If conflict management regarding design in individual planning processes can be carried out,
it can be possible to denote areas whose development would require precautions against
traffic noise and vehicle exhaust emissions in accordance with 9 (5) BauGB.
6.4 Planning-Related Urban Climate Studies

Air-hygienic and meteorological studies can provide significant support to solutions to

planning problems. Meteorological measurements as well as the other study methods
introduced in Chapter 4 require appropriate operational timeframes. Thus a series of
stationary climatic measurements should include each meteorological season, thereby
comprising at least one year. Beyond that, there is also the time needed for evaluating the
results. Various time requirements come into consideration for other methods, such as the time
for model construction (wind tunnel), waiting for suitable weather conditions (tracer gas
studies; ambulatory measurements), the obtaining of permission for access to the study area or
for setting up measurement instruments, as well as the preparation of useable maps or
databases for model calculations.
To avoid urban planning delays due to outstanding expert opinions, the necessity of planningrelated studies should be determined as early as possible. If basic data on the local climate
was systematically collected in time, processing timeframes can usually be reduced
significantly. A further big advantage is that climate and air quality maps provide information

on site-related restrictions and thus on the climatic relevance of the project even in the run-up
to planning. Many cities have already carried out urban climate studies. These studies become
inevitable also in the context of climate change adaptation strategies (see Chapter 2.11.3).
Generally, only very small local changes of the climate arise from building measures. When
considered separately, the change caused by a specific measure is close to detection limit and
falls within the natural spatial and temporal fluctuation range of climatic parameters. The
reference to the total climatic effect on existing buildings does not admit to the irrelevance of
planning but constitutes a perfectly appropriate argument with regard to the real features of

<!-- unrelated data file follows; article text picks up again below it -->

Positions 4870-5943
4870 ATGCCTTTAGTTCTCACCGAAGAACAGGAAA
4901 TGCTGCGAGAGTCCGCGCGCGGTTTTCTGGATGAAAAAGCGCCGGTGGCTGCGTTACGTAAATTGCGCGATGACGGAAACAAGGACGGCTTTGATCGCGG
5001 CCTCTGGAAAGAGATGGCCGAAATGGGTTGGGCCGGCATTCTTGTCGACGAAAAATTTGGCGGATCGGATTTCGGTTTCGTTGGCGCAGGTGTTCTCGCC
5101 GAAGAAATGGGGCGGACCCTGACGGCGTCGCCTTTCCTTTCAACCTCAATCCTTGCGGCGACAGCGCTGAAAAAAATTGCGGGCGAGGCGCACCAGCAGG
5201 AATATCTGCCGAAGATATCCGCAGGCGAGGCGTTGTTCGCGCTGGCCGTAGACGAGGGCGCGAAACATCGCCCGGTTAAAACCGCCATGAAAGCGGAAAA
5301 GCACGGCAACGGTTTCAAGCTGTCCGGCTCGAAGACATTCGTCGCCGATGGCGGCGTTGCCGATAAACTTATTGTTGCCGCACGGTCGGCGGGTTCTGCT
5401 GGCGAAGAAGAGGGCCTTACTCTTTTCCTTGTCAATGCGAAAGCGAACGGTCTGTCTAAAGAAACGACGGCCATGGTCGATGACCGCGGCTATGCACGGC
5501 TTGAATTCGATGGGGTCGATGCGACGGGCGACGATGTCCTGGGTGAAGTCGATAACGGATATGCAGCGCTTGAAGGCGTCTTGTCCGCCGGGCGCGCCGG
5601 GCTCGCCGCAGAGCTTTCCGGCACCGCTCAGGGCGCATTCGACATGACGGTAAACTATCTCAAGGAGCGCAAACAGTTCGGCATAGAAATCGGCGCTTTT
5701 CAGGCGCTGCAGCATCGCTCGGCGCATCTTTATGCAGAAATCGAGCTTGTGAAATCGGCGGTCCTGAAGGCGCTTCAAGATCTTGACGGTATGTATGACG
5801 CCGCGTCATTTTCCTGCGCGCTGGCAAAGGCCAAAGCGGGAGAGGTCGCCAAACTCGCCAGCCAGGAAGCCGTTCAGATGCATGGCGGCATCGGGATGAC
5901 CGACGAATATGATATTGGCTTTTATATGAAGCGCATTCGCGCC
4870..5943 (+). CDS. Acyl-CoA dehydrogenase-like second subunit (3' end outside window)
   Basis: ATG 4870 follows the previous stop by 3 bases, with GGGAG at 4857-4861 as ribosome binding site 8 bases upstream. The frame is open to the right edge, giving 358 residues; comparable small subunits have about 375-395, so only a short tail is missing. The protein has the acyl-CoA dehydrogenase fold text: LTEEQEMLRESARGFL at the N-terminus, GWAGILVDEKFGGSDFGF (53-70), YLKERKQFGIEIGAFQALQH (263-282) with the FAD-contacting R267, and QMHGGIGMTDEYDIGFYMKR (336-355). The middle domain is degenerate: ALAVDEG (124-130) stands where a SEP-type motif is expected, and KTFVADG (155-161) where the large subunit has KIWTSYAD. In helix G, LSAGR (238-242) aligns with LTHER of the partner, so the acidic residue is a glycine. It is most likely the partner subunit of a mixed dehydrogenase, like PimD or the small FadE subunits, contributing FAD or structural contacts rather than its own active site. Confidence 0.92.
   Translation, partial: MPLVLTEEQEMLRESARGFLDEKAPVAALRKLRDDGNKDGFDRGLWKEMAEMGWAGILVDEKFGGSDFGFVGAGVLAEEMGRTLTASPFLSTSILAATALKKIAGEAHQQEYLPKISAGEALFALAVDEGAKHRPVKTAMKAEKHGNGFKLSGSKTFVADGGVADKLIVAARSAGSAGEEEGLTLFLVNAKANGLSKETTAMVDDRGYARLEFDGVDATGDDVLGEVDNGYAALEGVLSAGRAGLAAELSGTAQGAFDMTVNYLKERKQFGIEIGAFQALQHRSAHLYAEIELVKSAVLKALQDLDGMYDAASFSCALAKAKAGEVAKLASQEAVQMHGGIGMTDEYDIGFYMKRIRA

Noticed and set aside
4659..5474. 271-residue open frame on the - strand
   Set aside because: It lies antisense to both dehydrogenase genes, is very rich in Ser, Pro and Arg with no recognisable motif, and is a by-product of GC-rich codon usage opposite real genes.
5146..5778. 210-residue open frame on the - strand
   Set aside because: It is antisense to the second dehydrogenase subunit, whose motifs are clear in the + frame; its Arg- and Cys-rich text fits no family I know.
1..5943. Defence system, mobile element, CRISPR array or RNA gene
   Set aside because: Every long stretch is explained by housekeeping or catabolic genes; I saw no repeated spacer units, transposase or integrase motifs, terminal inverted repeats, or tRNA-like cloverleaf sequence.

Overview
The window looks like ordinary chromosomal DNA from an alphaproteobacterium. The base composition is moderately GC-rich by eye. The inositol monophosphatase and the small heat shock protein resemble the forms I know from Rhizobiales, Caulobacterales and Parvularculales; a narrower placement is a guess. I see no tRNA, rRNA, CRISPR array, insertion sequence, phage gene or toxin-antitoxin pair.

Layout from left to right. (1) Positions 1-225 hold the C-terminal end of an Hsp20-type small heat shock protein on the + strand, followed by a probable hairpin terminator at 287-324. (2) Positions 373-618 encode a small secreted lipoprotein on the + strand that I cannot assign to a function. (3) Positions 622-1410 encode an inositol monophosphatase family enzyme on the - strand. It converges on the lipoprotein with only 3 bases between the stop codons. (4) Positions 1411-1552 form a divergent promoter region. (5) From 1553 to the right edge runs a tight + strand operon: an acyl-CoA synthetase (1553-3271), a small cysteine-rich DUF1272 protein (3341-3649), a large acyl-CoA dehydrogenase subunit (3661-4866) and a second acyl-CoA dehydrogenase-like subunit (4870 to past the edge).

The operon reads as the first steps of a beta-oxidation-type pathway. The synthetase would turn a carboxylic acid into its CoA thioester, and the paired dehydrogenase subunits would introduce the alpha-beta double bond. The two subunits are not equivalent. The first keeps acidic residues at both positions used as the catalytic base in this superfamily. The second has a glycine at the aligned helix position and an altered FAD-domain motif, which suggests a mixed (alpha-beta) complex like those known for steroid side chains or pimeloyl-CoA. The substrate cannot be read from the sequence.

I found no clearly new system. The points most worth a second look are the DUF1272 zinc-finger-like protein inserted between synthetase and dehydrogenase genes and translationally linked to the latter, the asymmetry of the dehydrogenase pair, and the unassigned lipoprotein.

urban climate. Small-scale climatic changes as a result of a change of use are only relevant for
spatial planning when they can be used for the evaluation, like a "favourable" or
"unfavourable" note.
As there is no universally valid evaluation of climate, it can often be hard to judge whether a
particular planning project will have negative climatic impacts or not. As practice shows,
expert opinions are often required for very specific issues, like profit cuts at frost-sensitive
specialised crops from stagnant cold air. Another frequent reason for neighbourhood
complaints is the depreciation of a property due to interferences from the neighbourhood or
the "theft" of light, air and sun. The following meteorological disciplines can contribute their
expert opinion to find a settlement for disputes:

Human biometeorology (for questions of thermal stress, pedestrian

disturbances through draughtiness, cooling strains, air pollution)

Agricultural meteorology (for cultivation conditions for specialised crops)

Technical climatology (for questions of technical safety, wind and snow

loads, forma-tion of black ice, frequency of fogs, dimensioning of sewer
systems and rainwater catchment basins, heating requirements, the best
location for power supply installa-tions, the use of alternative renewable

Immissions climatology (for questions of the dispersion of pollutants and

its technical evaluation)

The implementation of the "Strategic Environmental Assessment (SEA)" in Germany as

required by the EU introduced a new way of handling environmental and thus climatic
concerns in urban land use planning. As a consequence, the SEA was integrated into the
Federal Building Code (as what is called "Environmental Impact Assessment", EIA) through
the European Law Adaptation Act for the Construction Sector on 24 June 2004 (it came into
effect on 20 July 2004, Federal Law Gazette I p. 1359). This legal regulation lays down the
necessity to draw up an individual environmental report for regional planning projects,
connected with the corresponding studies if required.
Climate protection and climate adaptation are further enhanced through the amendments and
regulations added to the Federal Building Code through the Act on the Promotion of Climate
Protection in Town and Municipal Development ( Gesetz zur Frderung des Klimaschutzes